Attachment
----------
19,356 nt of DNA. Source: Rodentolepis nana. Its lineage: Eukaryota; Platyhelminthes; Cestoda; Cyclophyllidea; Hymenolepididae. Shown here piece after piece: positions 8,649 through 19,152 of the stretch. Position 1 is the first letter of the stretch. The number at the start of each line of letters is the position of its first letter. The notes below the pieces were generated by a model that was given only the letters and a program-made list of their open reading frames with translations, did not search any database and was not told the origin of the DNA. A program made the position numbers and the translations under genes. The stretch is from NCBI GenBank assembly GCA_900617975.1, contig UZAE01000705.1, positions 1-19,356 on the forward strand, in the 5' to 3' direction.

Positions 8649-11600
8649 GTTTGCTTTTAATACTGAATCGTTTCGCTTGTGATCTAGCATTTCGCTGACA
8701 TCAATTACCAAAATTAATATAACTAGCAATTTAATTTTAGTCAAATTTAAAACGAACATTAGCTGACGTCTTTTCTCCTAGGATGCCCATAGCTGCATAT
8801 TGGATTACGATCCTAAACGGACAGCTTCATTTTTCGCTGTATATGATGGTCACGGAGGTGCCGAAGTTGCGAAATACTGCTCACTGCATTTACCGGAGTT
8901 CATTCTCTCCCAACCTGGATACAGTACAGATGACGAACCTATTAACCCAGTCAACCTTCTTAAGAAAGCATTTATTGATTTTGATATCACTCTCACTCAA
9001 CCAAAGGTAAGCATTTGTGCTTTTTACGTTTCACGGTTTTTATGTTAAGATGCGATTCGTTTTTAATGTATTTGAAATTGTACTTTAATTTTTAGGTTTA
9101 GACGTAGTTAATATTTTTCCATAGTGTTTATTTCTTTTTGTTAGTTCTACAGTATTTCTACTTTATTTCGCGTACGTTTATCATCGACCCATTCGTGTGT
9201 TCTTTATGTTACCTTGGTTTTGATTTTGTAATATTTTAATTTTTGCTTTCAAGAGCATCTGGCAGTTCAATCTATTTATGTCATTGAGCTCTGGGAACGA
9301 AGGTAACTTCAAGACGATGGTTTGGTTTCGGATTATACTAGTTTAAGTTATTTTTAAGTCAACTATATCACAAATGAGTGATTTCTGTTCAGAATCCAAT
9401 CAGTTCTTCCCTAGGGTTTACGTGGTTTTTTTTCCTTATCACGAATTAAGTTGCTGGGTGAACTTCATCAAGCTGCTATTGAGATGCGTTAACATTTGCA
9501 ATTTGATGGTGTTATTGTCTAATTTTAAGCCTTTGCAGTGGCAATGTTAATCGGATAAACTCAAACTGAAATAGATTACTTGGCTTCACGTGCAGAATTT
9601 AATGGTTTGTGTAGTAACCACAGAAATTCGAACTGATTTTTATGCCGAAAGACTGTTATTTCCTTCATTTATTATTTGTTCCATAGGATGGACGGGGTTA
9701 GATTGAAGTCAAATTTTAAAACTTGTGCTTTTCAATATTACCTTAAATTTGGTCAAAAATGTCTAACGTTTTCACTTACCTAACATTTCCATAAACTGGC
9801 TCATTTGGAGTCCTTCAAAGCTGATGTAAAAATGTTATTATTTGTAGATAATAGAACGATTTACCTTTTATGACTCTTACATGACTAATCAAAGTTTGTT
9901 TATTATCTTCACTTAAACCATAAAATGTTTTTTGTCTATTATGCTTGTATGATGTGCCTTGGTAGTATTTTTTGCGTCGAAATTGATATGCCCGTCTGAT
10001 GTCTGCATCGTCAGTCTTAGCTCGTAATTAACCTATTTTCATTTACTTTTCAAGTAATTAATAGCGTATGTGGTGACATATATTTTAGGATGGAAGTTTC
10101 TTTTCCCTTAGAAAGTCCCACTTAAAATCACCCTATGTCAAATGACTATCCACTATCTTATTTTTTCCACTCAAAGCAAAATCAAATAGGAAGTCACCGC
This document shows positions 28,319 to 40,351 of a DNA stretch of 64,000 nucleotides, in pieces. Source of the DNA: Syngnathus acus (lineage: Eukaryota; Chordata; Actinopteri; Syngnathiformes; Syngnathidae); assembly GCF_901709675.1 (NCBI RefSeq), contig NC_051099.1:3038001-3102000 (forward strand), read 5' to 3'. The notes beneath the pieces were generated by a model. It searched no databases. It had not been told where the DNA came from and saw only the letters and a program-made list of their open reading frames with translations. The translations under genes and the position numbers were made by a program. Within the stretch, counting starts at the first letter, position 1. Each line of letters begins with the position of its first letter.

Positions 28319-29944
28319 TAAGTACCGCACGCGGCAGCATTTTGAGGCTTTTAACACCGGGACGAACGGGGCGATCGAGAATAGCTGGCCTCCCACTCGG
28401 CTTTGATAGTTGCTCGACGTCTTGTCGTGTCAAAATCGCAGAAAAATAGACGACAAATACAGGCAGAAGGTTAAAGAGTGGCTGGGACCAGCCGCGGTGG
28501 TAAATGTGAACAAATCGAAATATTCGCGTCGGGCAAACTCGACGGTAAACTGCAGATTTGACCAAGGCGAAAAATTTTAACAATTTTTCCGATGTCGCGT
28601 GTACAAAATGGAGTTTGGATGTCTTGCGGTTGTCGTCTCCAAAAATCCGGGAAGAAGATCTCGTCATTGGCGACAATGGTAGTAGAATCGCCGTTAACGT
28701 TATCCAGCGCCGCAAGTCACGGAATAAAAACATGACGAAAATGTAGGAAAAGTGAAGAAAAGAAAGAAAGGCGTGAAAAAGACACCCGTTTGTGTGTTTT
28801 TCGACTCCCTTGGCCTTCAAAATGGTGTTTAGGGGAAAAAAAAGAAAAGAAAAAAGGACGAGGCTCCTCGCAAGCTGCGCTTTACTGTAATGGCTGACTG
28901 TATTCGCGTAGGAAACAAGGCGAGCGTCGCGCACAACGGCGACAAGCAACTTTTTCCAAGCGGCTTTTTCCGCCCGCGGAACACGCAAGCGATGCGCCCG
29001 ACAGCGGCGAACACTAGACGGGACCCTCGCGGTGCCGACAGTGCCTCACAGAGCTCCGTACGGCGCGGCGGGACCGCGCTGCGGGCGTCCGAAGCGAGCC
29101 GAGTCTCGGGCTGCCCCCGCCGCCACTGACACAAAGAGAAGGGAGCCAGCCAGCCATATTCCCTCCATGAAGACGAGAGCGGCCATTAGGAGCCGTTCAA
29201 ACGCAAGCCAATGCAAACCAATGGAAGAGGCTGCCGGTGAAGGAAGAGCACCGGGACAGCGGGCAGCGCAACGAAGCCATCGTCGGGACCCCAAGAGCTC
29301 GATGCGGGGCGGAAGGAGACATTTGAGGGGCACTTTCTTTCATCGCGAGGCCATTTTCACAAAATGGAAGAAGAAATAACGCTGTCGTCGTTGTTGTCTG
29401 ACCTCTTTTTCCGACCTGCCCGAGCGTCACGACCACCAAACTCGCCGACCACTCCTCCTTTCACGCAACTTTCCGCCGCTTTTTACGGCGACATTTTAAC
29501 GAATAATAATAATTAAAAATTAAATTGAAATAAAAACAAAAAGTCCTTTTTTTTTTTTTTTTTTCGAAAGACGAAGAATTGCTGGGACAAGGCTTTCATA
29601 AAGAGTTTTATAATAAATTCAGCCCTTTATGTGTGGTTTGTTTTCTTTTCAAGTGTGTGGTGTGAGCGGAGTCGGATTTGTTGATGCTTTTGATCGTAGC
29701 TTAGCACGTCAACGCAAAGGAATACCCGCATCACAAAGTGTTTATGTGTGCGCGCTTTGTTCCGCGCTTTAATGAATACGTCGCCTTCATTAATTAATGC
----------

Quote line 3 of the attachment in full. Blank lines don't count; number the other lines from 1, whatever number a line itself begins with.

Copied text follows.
8649 GTTTGCTTTTAATACTGAATCGTTTCGCTTGTGATCTAGCATTTCGCTGACA